UPDATE (4/11/19): Well, it looks like they might knock the whole thing down. Maybe.
In the ever-expanding world of dead Milwaukee malls, Northridge Mall reigns supreme. The 800,000 square-foot behemoth has stood (mostly) empty since 2003, sprawling across the city’s far northwest side at 76th Street and Brown Deer Road like a decaying pleasure palace straight out of Logan’s Run. These days, the only life inside the mall comes courtesy of airsoft players and the urban explorers who snoop around and dig up unlikely treasures. And, um, that YouTube guy back in 2017.
Speaking of treasures, let’s travel back to Northridge’s ’80s heyday via some vintage videos, shall we? We’ll learn a few facts along the way, and imagine a likely time in the not-too-distant future when malls are in vogue again. Please.
1. “Momentum 1984”
Northridge was built in 1972 and opened a year later. It was a near-identical copy of its sister mall, Southridge, which had been built two years earlier by Herb Kohl and Taubman Centers. That Northridge/Southridge double threat is highlighted in this “Momentum 1984” video. “More merchandise than Mayfair!” the video proclaims. “More convenient than Grand Avenue!” Cue a seemingly endless list of thriving Northridge stores (Musicland! Boston Store! Radio Shack!)—all of which would be gone in roughly two decades.
2. “We’ve Got It!”
But seriously: they went all in on the trumped-up “Northridge or Southridge?” rivalry.
Northridge celebrated its 10th anniversary in the fall of 1982 with a 10-day event dubbed “Encore.” The Milwaukee Symphony Orchestra was just one of the event’s draws—concerts, fashion shows, and trick-or-treating for the kids were all promised. And yes, specials from all 135 (!) stores.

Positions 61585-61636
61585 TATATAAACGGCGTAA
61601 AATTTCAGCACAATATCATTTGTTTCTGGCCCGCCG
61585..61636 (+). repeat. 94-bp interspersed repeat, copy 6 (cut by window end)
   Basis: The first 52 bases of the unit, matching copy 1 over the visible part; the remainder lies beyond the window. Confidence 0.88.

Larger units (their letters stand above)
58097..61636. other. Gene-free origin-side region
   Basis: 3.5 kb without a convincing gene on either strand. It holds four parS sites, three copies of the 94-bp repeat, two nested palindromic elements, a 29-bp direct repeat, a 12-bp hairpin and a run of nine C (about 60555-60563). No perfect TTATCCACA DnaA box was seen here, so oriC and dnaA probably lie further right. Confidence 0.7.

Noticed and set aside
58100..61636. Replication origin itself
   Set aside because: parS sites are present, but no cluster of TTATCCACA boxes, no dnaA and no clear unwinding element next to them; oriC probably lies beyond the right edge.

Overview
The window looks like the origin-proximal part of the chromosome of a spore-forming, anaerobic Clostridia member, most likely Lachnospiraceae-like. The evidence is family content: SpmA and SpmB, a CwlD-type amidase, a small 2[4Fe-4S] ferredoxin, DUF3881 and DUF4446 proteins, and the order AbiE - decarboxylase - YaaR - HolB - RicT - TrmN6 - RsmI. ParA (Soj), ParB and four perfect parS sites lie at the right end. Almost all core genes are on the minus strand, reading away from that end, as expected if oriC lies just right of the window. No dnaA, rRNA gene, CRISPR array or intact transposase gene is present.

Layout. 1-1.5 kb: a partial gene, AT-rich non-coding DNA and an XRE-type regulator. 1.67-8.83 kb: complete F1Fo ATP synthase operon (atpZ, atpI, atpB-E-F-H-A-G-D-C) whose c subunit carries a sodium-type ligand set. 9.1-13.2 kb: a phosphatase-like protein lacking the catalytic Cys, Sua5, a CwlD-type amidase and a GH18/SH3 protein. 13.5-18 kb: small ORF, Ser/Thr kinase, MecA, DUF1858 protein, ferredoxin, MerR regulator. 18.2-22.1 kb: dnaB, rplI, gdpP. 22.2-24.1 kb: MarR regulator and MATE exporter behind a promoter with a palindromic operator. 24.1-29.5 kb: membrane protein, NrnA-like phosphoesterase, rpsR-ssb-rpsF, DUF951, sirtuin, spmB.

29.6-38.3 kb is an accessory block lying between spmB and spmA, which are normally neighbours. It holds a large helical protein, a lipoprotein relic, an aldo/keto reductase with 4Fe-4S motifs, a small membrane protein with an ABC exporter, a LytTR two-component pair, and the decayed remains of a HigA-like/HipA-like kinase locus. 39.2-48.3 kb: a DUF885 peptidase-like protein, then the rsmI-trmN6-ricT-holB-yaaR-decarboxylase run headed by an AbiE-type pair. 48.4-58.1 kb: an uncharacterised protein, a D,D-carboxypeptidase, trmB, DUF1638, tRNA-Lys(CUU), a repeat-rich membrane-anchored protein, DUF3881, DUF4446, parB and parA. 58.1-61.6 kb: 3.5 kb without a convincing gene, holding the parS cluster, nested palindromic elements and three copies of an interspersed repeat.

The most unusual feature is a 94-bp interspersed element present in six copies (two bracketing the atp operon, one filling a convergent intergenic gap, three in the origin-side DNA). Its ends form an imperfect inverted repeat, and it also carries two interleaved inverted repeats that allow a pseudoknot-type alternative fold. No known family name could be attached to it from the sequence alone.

4. “Let’s Take It To The Mall!”
Long before “flash mobs” became a (really annoying) thing, four dudes grabbed their giant VHS camcorder, hopped in their giant ’80s car, drove the Northridge, and surprised the shopping masses with an impromptu dance number. Did they eventually get kicked out? Looks like it. “This is just like Footloose, man,” one of the dudes says. “All we want to do is dance!”
5. “Giggles: See It By Night”
Northridge would see many changes over the years—a new food court was added in 1988, for example—but none rocked the shopping world quite like the nightclub transformation of Giggles. Okay, maybe that’s pushing it, but this video is solid gold.
6. “Business Watch”
It happens to every mall: shoppers start to get scared by unruly teens and other, ahem, “youths.” Also, good old fashioned shoplifting. So it went with Northridge. In 1985, the mall instituted a new “business watch” program modeled after neighborhood watches. Watch out for “large groups of people entering a store, as a group, that doesn’t look quite right.”
But never mind crime, because: Santa! Was/is there a better time to hang out in a mall than the holiday season? No. The decorations! The caroling! The crowds! The screaming children! JCPenney!
9. “Still Thriving”
Malls may be synonymous with the 1980s, but they still had plenty of kick to them in the ’90s. Here’s some Christmastime footage shot by TMJ4 back in 1994—two years after the infamous/horrific/racist Jesse Anderson incident.
10. “The Final Nail In The Coffin”
Boston Store was the last store standing in the mall’s final days. And then, in December 2002, the retailer announced it would be closing up shop the following March. And thus, in 2003, Northridge was dead.
What’s the status of Northridge these days? While the City of Milwaukee owns the former Boston Store section of the mall, the bulk of the empty building belongs to “a group of Chinese investors who city officials have criticized as being non-responsive.” So long, food courts, hordes of Aqua Net teenagers, and the indoor shopping highs of the ’80s; hello, cruel light of the 21st century and endless building violations.